Diary of John Adams, volume 3

November 4. Monday. JA


November 4. Monday. Adams, John
November 4. Monday.

Called on J. and went to Oswalds and spent with him and Stretchy from 11. to 3. in drawing up the Articles respecting Debts and Tories and Fishery.1

I drew up the Article anew in this form—“That the Subjects of his Britannic Majesty, and the People of the said United States, shall continue to enjoy unmolested, the Right to take fish of every kind, on all the Banks of Newfoundland, in the Gulph of St. Laurence and all other Places, where the Inhabitants of both Countries used, at any time heretofore, to fish: and also to dry and cure their Fish, on the 46Shores of Nova Scotia, Cape Sable, the Isle of Sable, and on the Shores of any of the unsettled Bays, Harbours or Creeks of Nova Scotia, and the Magdalene Islands, and his Britannic Majesty and the said United States will extend equal Priviledges and Hospitality to each others Fishermen as to his own.”2

Dined with the Marquis de la Fayette, with the Prince du Poix, the Viscount de Noailles and his Lady, Mr. Jay, Mr. Price and his Lady, Mrs. Izard and her two Daughters, Dr. Bancroft, Mr. W. Franklin.

The Marquis proposed to me in Confidence his going out with D'Estaing, to the W. Indies. But he is to go a Month hence in a Frigate.—Mem.

All the forenoon from 11 to 3 at Mr. Oswalds, Mr. Jay and I. In the Evening there again, untill near II.

Stretchy is as artfull and insinuating a Man as they could send. He pushes and presses every Point as far as it can possibly go. He is the most eager, earnest, pointed Spirit.

We agreed last night to this.

Whereas certain of the united States, excited thereto by the unnecessary Destruction of private Property, have confiscated all Debts due from their Citizens to British Subjects and also in certain Instances Lands belonging to the latter. And Whereas it is just that private Contracts made between Individuals of the two Countries before the War, should be faithfully executed, and as the Confiscation of the said Lands may have a Latitude not justifiable by the Law of Nations, it is agreed that british Creditors shall notwithstanding, meet with no lawfull Impediment, to recovering the full value, or Sterling Amount of such bonâ fide Debts as were contracted before the Year 1775, and also that Congress will recommend to the said States, so to correct, if necessary, their said Acts respecting the Confiscation of Lands in America belonging to real british Subjects as to render their said Acts consistent with perfect Justice and Equity.3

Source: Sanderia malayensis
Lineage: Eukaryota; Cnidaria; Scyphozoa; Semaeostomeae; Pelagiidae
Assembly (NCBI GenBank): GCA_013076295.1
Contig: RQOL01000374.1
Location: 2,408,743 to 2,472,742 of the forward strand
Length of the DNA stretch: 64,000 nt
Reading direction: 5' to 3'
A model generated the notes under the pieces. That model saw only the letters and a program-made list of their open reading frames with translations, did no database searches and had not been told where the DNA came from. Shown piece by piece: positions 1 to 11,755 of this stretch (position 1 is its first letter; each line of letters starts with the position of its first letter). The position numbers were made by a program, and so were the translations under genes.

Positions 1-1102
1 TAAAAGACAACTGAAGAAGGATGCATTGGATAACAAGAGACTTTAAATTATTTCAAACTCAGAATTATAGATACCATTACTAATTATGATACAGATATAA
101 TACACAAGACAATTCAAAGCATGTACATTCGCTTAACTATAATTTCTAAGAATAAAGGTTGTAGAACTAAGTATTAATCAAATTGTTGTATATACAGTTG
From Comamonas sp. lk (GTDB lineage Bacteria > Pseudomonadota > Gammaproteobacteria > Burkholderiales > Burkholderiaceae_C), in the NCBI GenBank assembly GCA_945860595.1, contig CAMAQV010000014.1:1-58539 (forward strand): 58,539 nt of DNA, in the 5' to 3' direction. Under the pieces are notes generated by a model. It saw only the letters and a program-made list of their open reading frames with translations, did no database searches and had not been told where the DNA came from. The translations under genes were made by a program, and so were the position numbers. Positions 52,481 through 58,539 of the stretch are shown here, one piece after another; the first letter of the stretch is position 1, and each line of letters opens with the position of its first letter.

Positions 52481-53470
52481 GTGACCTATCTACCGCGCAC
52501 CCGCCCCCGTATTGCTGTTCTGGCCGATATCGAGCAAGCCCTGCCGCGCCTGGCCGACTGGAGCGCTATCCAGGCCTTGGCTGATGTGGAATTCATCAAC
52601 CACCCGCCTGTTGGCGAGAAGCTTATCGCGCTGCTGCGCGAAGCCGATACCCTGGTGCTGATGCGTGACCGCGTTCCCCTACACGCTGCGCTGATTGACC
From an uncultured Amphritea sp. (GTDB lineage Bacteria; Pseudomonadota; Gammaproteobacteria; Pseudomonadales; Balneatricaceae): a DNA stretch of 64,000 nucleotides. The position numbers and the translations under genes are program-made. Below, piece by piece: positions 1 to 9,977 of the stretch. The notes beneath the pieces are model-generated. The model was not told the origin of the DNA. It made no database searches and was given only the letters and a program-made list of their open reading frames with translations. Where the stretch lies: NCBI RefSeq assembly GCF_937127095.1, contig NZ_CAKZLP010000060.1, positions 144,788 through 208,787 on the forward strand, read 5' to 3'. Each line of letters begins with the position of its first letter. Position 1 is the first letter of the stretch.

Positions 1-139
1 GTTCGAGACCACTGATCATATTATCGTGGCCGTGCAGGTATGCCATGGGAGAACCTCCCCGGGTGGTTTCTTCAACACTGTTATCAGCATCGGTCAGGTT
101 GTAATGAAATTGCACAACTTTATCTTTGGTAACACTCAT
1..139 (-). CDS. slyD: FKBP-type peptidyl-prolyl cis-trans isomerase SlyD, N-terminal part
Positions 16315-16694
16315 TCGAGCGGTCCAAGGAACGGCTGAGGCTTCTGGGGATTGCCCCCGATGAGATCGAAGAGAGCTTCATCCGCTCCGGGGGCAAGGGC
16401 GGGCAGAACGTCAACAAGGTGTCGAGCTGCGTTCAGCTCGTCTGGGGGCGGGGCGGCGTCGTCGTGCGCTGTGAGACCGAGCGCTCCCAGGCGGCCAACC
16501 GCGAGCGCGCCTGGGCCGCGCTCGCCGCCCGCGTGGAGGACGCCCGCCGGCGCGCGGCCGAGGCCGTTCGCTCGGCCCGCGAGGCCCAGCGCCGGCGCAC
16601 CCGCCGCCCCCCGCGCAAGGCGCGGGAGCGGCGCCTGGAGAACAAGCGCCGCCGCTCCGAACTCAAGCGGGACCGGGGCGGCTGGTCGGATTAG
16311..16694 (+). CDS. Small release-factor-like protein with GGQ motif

This conference resulted in a “second set” of provisional articles, which were taken by Strachey to London for consideration by the British ministry; they are printed in Wharton, ed., Dipl. Corr. Amer. Rev. , 5:851–853.


For a later draft by JA of this article, see entry of 28 Nov., below.


Copied from a draft in Jay's hand now in Adams Papers under the assigned date of Nov. 1782.

<seg type="dagger">November 5. Tuesday.</seg> JA


November 5. Tuesday. Adams, John
November 5. Tuesday.

Mr. Jay likes Frenchmen as little as Mr. Lee and Mr. Izard did. He says they are not a Moral People. They know not what it is. He 47dont like any Frenchman. —The Marquis de la Fayette is clever, but he is a Frenchman.—Our Allies dont play fair, he told me.1 They were endeavouring to deprive Us of the Fishery, the Western Lands, and the Navigation of the Missisippi. They would even bargain with the English to deprive us of them. They want to play the Western Lands, Missisippi and whole Gulph of Mexico into the Hands of Spain.

Oswald talks of Pultney, and a Plott to divide America between France and England. France to have N. England. They tell a Story about Vergennes and his agreeing that the English might propose such a division, but reserving a Right to deny it all. These Whispers ought not to be credited by Us.2


Because of the omission of preceding matter, this sentence in JA's “Peace Journal” furnished to Congress reads: “Mr. Jay told me our Allies did not play fair.”


Oswald had told this highly improbable “Story” earlier to Jay in greater detail; see John Jay, Diary during the Peace Negotiations of 1782, ed. Frank Monaghan, New Haven, 1934, p. 12. For a related story see entry of 24 Dec. and note, below.

Though he made no entries in his Diary during the next three days, JA summarized the state of the negotiation in a long letter to Livingston, 6 Nov. (PCC, No. 84, IV; Wharton, ed., Dipl. Corr. Amer. Rev. , 5:854–858).